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Family Care Treatment: There's a Replication Afoot!

Monday, January 4, 2010

Originally we were Southeast Kansas Foster Care Treatment, however, because we have become more focused on the family and our services are not restricted to children and youth in foster care, we’ve chosen to change our name to Southeast Kansas Family Care Treatment (FCT) – same acronym, different referent.

Photo of Katie Hine, Mambu Sherman and Peggy Gentry

Clockwise from top left: Katie Hine, Mambu Sherman,
Peggy Gentry; not pictued, Sara Major
and Roger Stanley

Our team remains the same. Peggy Gentry is our Program Assistant. Peggy telephones each family every day, keeps all of our demographic information up to date, maintains all of our consents, and coordinates the semi-annual consumer and teacher satisfaction survey process. Sara Major and Roger Stanley serve the families as Behavior Therapists. Sara and Roger serve about 5 families each. Their core responsibilities include weekly observations in the home and school, ongoing data analysis, and weekly in-home meetings with each family. Mambu Sherman works directly with the youth as a Skills Trainer and spends his time promoting activities in the community. As the Program Coordinator, Katie Hine provides technical and clinical support to the team and in conjunction with Jerry Rea (Primary Investigator) engineers and directs research efforts.

Although Family Care Treatment started providing services only three and a half years ago the outcomes have been overwhelmingly positive. We have evaluated four features of the program (a) participant demographics, (b) stability and restrictiveness of placements, (c) service type and duration, and (d) behavioral outcomes.


FCT has served 73 youth in 23 southeast Kansas communities, and has worked in cooperation with 26 different schools. Youth have ranged in age from 2 to 19 years, are primarily boys (71%), and often have a developmental disability (47%), a mental health diagnosis (79%) or both (40%). A number of the families we serve are low-income, many have a history of familial mental health and substance abuse issues, and are often single-parent households with multiple children. FCT has served youth in 28 biological family homes, 38 foster homes, and 1 adoptive home. We have also served youth in supported living and in the homes of relatives.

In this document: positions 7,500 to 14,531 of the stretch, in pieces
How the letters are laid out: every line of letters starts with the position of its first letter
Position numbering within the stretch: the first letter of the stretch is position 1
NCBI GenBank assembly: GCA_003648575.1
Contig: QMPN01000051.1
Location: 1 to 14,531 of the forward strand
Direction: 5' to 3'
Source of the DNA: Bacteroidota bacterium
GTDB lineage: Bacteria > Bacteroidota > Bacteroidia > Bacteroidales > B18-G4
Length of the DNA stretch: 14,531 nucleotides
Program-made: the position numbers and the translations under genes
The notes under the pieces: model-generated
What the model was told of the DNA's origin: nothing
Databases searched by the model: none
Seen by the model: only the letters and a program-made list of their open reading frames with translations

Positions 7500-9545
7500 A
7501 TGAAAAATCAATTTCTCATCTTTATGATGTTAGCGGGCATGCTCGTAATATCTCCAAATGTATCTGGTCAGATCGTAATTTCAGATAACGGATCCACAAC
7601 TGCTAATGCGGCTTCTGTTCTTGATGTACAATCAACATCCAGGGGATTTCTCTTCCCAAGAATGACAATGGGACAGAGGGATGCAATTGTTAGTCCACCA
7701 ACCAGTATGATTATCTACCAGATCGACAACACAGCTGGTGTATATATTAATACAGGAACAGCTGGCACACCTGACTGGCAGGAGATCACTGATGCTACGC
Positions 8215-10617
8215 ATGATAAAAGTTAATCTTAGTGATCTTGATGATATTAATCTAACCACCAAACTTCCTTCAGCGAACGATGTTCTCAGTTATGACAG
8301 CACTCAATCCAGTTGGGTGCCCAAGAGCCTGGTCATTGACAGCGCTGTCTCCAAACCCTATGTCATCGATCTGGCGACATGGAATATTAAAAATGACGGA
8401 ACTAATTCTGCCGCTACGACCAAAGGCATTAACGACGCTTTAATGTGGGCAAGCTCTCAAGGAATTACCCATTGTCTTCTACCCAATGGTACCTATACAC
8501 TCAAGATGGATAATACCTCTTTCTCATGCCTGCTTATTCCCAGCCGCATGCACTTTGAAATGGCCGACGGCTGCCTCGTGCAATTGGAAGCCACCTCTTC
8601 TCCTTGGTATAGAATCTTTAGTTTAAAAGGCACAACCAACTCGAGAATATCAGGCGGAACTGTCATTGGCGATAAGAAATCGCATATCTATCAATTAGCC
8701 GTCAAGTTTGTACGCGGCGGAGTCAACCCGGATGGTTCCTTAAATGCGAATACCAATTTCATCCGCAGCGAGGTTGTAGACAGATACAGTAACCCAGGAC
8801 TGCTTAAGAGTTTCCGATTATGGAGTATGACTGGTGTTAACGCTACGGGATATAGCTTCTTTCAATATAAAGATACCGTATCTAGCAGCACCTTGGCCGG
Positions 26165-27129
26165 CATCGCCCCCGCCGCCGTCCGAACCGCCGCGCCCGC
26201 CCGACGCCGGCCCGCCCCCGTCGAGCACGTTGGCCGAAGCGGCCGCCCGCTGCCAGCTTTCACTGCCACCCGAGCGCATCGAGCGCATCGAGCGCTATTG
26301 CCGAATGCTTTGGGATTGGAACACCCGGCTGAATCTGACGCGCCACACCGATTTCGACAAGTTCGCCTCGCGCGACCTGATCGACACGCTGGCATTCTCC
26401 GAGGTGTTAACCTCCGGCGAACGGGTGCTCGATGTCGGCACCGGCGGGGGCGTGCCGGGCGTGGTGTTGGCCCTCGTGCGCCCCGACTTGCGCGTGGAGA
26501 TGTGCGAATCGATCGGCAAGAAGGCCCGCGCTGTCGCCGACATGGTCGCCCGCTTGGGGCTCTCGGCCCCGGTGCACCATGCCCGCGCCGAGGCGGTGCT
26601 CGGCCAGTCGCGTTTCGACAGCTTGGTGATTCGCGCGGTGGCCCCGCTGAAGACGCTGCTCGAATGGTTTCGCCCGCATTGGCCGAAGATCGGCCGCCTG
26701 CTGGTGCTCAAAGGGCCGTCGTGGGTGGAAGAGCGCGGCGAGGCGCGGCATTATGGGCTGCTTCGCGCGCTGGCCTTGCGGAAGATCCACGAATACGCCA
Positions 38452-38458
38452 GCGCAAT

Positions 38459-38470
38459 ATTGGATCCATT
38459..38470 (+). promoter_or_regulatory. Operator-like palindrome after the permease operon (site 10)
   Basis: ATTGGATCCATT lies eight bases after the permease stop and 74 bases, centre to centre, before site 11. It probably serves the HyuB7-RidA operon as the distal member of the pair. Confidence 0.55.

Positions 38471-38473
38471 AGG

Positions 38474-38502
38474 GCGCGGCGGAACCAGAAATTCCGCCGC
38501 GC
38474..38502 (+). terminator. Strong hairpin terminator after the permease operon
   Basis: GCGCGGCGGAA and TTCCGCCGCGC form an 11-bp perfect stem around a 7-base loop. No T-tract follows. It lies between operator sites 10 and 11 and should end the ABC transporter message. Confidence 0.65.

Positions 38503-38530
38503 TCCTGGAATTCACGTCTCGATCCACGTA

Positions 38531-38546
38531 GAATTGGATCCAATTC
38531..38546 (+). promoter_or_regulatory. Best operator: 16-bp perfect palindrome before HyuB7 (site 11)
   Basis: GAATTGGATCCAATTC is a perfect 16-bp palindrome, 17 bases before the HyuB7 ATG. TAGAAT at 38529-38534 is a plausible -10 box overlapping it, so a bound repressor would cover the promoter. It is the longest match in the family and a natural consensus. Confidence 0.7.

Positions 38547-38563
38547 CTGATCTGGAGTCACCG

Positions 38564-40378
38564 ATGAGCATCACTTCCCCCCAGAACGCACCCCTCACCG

FCT promotes the family’s ability to support their children. Family members identify the behavioral goals; FCT consults with them to identify strategies that are realistic and target the function of youth challenging behavior. During FCT 79% of youth have demonstrated increased pro-social behavior with an average increase of 16%. While receiving FCT, 64% of youth did not move. Of those youth who did move 37% moved from one foster home to another, 37% moved into a less restrictive setting (i.e., back into the family home or the home of a relative), and only 7 youth moved to a more restrictive setting (i.e., from a grandparent’s home into a residential treatment facility). Of the youth who moved, those who moved to a less restrictive setting received FCT for an average of a little more than 8 months; youth who moved to a more restrictive setting received FCT an average of slightly more than 2 months.

A replication of FCT is underway now in Wichita, Kansas. In 2009 Youthville, a private agency providing child placement services in Sedgwick County, received a 1-year grant from the Kansas Department of Social and Rehabilitation Services to fund the personnel needed to replicate FCT. The Youthville team has named their new program Behavior Emphasis for Successful Treatment or BEST. The BEST team consists of Carmel Poor, Therapist; Aaron Walker, Program Assistant, and two Skills Trainers. Lori Gonzales, an existing Youthville employee, will provide on-site program coordination. FCT and BEST personnel have travelled back and forth between Parsons and Wichita in an effort to promote a technically accurate replication of services that both builds on the strengths of the BEST team and meets the needs of the families and youth in Sedgwick County. BEST began serving their first family on January 5, 2010.



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